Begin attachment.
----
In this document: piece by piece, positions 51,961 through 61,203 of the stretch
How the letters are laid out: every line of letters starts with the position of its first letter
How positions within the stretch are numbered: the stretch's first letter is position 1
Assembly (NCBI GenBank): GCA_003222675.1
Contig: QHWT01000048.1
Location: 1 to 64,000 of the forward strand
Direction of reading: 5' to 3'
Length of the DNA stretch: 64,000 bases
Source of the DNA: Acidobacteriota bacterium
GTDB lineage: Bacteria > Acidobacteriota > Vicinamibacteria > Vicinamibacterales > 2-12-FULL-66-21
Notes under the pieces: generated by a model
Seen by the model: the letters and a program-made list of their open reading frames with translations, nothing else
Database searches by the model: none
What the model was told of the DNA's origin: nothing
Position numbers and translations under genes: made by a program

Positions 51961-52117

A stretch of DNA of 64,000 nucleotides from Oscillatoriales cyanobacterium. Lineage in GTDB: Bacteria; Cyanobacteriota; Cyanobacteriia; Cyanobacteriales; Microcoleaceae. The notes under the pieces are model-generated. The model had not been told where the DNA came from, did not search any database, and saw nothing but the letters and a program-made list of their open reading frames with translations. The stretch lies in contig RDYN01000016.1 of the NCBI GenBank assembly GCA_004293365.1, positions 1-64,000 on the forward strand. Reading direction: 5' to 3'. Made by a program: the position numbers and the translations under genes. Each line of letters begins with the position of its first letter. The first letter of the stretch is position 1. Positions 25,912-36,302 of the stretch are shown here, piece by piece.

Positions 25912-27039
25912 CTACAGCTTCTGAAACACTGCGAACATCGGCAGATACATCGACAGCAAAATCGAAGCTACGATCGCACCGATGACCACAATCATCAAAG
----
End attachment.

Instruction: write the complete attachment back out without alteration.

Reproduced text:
In this document: piece by piece, positions 51,961 through 61,203 of the stretch
How the letters are laid out: every line of letters starts with the position of its first letter
How positions within the stretch are numbered: the stretch's first letter is position 1
Assembly (NCBI GenBank): GCA_003222675.1
Contig: QHWT01000048.1
Location: 1 to 64,000 of the forward strand
Direction of reading: 5' to 3'
Length of the DNA stretch: 64,000 bases
Source of the DNA: Acidobacteriota bacterium
GTDB lineage: Bacteria > Acidobacteriota > Vicinamibacteria > Vicinamibacterales > 2-12-FULL-66-21
Notes under the pieces: generated by a model
Seen by the model: the letters and a program-made list of their open reading frames with translations, nothing else
Database searches by the model: none
What the model was told of the DNA's origin: nothing
Position numbers and translations under genes: made by a program

Positions 51961-52117

A stretch of DNA of 64,000 nucleotides from Oscillatoriales cyanobacterium. Lineage in GTDB: Bacteria; Cyanobacteriota; Cyanobacteriia; Cyanobacteriales; Microcoleaceae. The notes under the pieces are model-generated. The model had not been told where the DNA came from, did not search any database, and saw nothing but the letters and a program-made list of their open reading frames with translations. The stretch lies in contig RDYN01000016.1 of the NCBI GenBank assembly GCA_004293365.1, positions 1-64,000 on the forward strand. Reading direction: 5' to 3'. Made by a program: the position numbers and the translations under genes. Each line of letters begins with the position of its first letter. The first letter of the stretch is position 1. Positions 25,912-36,302 of the stretch are shown here, piece by piece.

Positions 25912-27039
25912 CTACAGCTTCTGAAACACTGCGAACATCGGCAGATACATCGACAGCAAAATCGAAGCTACGATCGCACCGATGACCACAATCATCAAAG